As we grow out of ourselves and our local hometown, a global mindset begins to take place. One of the ways to best nurture a global mindset, in my opinion, is to choose a specific global issue we deeply care about and want to contribute to creating solutions. Climate change is something I care a lot about. So throughout the gap months, national and international workshops, seminars, and conferences on climate action have been the highlight of the whole journey. Notable mentions are a 5-day fully-funded “Youth Ecosperity Dialogue” conference in Singapore, and a 2-day “Green Youth Labs” in-person program after 2 months of online training. The problem isn’t just that the climate is changing. But that it is changing, has been and is going to affect our lives tremendously, and we are not doing enough to mitigate it or be prepared for it. The gap year period gave me the opportunity to prioritize this global issue again with a more focused mind, it also instilled in me the sense of how to become a responsible global citizen.
————Chapter three: Friends————
If there was something I didn’t plan to do but was particularly proud of, it was the making of lots of good friends throughout my trips. Despite my tendency to look inward instead of expressing myself out loud, I have learned to make friends in such unlike ways, but it has led to a now more meaningful life of mine. There were friends who I met during some online training programs. Others I met in events that connect us with interesting topics in common. Some friends were friends of friends and we went on a field trips or cafes together. But all in all, I would say that friends have been the greatest unplanned result of this year off from academic school but on for the “school of life”.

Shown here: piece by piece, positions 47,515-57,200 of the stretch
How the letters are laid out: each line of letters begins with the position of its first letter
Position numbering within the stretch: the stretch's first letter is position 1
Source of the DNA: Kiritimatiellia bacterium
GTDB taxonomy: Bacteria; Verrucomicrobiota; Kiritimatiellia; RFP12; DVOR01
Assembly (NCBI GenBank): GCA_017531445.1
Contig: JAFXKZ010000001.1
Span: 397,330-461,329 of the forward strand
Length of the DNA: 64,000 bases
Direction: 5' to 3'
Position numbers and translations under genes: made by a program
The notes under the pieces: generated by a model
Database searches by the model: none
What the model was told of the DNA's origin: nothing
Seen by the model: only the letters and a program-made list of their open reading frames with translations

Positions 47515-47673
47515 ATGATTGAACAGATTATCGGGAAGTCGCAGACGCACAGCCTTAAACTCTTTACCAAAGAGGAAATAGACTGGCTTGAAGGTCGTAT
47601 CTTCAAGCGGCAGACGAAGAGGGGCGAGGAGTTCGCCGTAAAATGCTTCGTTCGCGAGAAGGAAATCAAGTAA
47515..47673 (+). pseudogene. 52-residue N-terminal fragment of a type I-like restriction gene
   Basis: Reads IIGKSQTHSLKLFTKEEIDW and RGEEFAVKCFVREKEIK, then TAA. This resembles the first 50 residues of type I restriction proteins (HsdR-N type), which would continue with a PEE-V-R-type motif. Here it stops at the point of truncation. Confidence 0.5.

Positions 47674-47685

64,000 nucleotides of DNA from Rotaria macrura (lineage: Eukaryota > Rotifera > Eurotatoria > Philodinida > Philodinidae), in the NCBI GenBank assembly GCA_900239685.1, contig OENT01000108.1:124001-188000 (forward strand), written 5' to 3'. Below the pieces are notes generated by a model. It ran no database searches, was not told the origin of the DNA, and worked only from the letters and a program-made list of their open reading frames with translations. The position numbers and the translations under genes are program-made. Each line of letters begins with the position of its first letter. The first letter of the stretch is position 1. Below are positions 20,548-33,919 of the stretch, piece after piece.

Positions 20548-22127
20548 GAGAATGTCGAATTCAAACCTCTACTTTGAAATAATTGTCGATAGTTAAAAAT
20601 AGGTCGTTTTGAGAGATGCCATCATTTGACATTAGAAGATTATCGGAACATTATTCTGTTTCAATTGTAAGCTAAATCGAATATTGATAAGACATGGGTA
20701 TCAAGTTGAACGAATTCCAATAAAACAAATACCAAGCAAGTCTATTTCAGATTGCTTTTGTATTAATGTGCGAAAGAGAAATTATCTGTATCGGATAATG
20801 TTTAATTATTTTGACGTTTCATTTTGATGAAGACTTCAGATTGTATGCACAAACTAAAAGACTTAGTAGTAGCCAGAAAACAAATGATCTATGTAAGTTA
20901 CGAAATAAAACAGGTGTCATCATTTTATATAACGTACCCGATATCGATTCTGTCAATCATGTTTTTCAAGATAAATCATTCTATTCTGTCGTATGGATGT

————Chapter four: Empathy————
The more places and people I went to and talk to, the more I realized how important the theoretical knowledge from books, articles, and documentaries is for comprehensive thinking but also how sometimes untethered they are from reality. Perhaps only through experiencing hands-on with textbook problems can we best empathize with them and help resolve the situation more effectively. Almost repeatedly on the go, the way I learn was by talking to strangers to listen to their worldviews, exploring the real-life places from the press stories, and truly penetrating the lifestyles of the common people. Now I would like to give some examples for each of these. First, I made the habit of striking up long and deep conversations with the persons next to me on long flights and the drivers in long taxi rides. Second, I went to see and ask the people in the Cuu Long delta wherein the greatest climate impacts in Vietnam appear. And third, I once tried living in a farmer family’s home in Dak Nong for 3 days among the vast forests and rotating wind power stations nearby. For me, all of this bred the idea of unconditional empathy: listening to and accepting everyone as they are without judgement. This is how we might just figure out the key insights for solving problems that matter.
Now that is all of the best things I wanted to share without writing a book, condensed into just four chapters! Though my 6-month gap year has ended, the liberal self-education journey is to move on alongside my continued story of empathizing, exploring, and problem-solving for a better world. Yes. I would say that my gap year was a decision made right.